image of raised garden bed with compost pile

Composting in the winter

During the winter the composting microbes will slow down and if you live in a really cold climate, they’ll stop. But it’s okay to still compost in the winter. Continue adding adding your household scraps to the compost pile or bin even though they freeze. The freezing and thawing cycle will actually help the compost break down quicker in the spring.

When things really start to melt in the spring, add some leaves or straw to cover the composting pile. You don’t really need to add leaves or straw during the winter when you add household scraps if your compost freezes. The frozen compost won’t be odorous and attract animals. Of course, if you’re worried about that go ahead and add leaves to the compost.

Composting and your climate

Your climate affects every part of gardening, including how you compost. The basics are the same but the process will be different. If your winters are harsh and long you’ll compost differently than someone who lives in an area that almost never experiences a freeze.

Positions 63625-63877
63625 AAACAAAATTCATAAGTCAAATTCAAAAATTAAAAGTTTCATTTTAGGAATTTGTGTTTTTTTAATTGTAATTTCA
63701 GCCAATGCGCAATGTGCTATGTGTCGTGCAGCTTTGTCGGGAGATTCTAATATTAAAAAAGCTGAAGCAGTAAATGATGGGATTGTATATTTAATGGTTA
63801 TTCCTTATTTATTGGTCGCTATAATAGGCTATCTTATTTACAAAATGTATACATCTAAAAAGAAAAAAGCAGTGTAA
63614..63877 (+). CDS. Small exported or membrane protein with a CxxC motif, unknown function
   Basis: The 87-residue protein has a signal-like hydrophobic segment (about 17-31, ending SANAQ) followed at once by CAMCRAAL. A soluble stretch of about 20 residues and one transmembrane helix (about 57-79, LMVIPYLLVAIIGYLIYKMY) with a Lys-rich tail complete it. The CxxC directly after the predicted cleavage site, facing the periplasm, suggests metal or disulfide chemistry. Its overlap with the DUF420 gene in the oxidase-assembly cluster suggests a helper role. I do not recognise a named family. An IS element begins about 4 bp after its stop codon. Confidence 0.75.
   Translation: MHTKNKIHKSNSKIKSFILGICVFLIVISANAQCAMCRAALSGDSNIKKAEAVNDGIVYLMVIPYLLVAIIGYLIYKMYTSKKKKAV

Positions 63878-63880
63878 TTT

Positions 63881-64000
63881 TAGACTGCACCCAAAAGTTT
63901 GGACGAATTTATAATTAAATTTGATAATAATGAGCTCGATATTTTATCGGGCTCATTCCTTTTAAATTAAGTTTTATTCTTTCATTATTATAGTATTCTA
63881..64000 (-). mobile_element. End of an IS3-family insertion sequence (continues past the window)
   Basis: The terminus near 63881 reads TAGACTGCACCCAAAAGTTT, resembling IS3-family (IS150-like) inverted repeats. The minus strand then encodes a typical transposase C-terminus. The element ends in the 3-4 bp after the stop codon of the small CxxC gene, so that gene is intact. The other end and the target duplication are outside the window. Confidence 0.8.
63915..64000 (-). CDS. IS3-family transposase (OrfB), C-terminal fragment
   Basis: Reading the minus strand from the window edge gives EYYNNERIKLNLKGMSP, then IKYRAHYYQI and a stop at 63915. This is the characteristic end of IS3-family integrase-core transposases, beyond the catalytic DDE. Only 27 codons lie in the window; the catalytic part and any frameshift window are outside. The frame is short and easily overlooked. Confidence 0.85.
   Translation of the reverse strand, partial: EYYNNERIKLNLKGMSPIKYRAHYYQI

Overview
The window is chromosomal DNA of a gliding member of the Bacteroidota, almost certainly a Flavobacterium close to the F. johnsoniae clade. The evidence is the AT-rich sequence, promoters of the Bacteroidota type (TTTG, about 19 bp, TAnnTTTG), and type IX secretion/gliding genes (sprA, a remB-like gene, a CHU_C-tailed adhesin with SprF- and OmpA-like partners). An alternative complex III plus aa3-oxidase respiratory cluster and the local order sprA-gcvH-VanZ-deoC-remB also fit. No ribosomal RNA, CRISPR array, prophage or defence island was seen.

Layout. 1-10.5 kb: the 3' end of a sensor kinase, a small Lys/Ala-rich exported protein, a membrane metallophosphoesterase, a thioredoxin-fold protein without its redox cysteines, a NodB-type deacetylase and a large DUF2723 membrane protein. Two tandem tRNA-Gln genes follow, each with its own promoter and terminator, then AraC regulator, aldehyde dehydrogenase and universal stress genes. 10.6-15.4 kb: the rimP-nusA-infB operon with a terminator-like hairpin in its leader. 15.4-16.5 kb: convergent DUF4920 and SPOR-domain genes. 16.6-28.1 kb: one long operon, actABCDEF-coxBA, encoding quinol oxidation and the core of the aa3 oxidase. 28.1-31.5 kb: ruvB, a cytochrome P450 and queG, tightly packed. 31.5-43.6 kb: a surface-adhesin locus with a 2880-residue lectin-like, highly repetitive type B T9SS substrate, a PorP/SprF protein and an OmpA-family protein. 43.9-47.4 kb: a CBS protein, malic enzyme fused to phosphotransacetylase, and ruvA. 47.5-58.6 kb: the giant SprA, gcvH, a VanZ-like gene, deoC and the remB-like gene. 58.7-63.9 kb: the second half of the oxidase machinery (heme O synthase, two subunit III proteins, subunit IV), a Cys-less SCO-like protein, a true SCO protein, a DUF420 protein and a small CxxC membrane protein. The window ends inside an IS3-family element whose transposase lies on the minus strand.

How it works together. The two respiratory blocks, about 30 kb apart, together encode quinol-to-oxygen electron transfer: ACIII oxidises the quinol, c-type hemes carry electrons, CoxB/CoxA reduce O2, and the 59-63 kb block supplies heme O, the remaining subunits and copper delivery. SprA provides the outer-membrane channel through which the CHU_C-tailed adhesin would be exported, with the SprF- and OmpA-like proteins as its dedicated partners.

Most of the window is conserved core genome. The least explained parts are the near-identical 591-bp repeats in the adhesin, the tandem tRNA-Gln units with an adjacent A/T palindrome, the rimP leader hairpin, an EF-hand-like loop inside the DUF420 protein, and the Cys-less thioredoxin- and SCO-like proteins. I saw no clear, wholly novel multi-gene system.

Composting is both a science and an art. There are ratios that you can follow to help speed up the composting process and make proper compost – that’s the science part. But you can’t control the weather, you can only observe it and tweak what you’re doing in response to it.

The important thing is that start where you are and with whatever compostable items you have or can gather. 

I made a handy printable to help me remember what items are browns and what are greens. To download your copy just fill out the form below.

Once you print it up, you can put it in your gardening notebook. I find that the more notes I keep on my gardening efforts the more I enjoy gardening and the more productive my garden is. If you don’t already have a notebook for your notes, consider purchasing the printable gardening notebook I created to help gardeners have a more productive garden.

image of leaves and compost with pitch fork

What is your composting system like? Feel free to share in the comments so we can all learn.

Thanks for sharing with your friends!

This Moment
← Previous
Lowering Energy Costs Using Radiant Barrier
Next →